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Home  |  Blog   |  Is the Australian Bunyip real or mythical?

Is the Australian Bunyip real or mythical?

Modern researchers have unearthed fossils and other proof to say that the Bunyip might actually be an extinct animal that roamed the #Australian marshlands. From egg laying duck shaped otters called the platypus to the dog faced, jumping bunnies called wallabies, anything is possible in Australia. 

 

Aboriginal mythology has talked about the bunyip who is a bird-like creature that’s similar to an alligator. Its head and body are similar to that of an emu, and its long bill has a similar serrated appearance to that of a stingray.

 

It has also been suggested by some researchers that the Bunyip may, in fact, be a modern descendant of a prehistoric marsupial known as Diprotodon Australis or, as it more commonly referred, the giant sloth. Researchers have also attributed other animals to the bunyip like doyarchu, also called the Irish Crocodile, A giant otter or an Australian Fur Seal, which emits a loud cry similar to the bunyip when it is trapped inland.

 

We still wait to get confirmation on physical evidence on the Bunyip and its presence in Australia.

Published Date

1 April, 2023

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Disclaimer: While it is the intention of Mythlok and its editors to keep all the information about various characters as mythologically accurate as possible, this site should not be considered mythical, legendary or folkloric doctrine in any way. We welcome you using this website for any research, journal or study but citing this website for any academic work would be at your own personal risk.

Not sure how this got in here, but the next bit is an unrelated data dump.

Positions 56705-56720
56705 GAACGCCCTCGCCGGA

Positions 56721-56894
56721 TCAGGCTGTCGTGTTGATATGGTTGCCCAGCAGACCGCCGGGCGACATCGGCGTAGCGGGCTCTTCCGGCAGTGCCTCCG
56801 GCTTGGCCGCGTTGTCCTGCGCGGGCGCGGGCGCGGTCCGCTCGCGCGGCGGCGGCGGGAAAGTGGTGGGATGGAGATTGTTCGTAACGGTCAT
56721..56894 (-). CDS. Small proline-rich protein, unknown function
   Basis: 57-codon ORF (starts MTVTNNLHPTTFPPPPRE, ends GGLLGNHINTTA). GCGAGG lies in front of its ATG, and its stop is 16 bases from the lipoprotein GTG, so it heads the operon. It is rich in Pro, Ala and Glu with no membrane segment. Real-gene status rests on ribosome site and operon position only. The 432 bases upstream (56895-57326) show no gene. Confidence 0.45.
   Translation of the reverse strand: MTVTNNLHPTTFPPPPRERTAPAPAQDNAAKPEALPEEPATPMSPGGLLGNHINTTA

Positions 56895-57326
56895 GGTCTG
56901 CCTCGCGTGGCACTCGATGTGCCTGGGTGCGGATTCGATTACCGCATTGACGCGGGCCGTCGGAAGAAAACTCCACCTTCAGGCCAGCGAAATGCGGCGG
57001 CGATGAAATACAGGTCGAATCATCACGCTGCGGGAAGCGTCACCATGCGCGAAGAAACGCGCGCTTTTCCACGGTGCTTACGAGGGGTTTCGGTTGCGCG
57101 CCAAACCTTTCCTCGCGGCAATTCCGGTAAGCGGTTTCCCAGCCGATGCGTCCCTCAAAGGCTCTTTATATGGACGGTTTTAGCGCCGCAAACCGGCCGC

Disclaimer: While it is the intention of Mythlok and its editors to keep all the information about various characters as mythologically accurate as possible, this site should not be considered mythical, legendary or folkloric doctrine in any way. We welcome you using this website for any research, journal or study but citing this website for any academic work would be at your own personal risk.
Disclaimer: While it is the intention of Mythlok and its editors to keep all the information about various characters as mythologically accurate as possible, this site should not be considered mythical, legendary or folkloric doctrine in any way. We welcome you using this website for any research, journal or study but citing this website for any academic work would be at your own personal risk.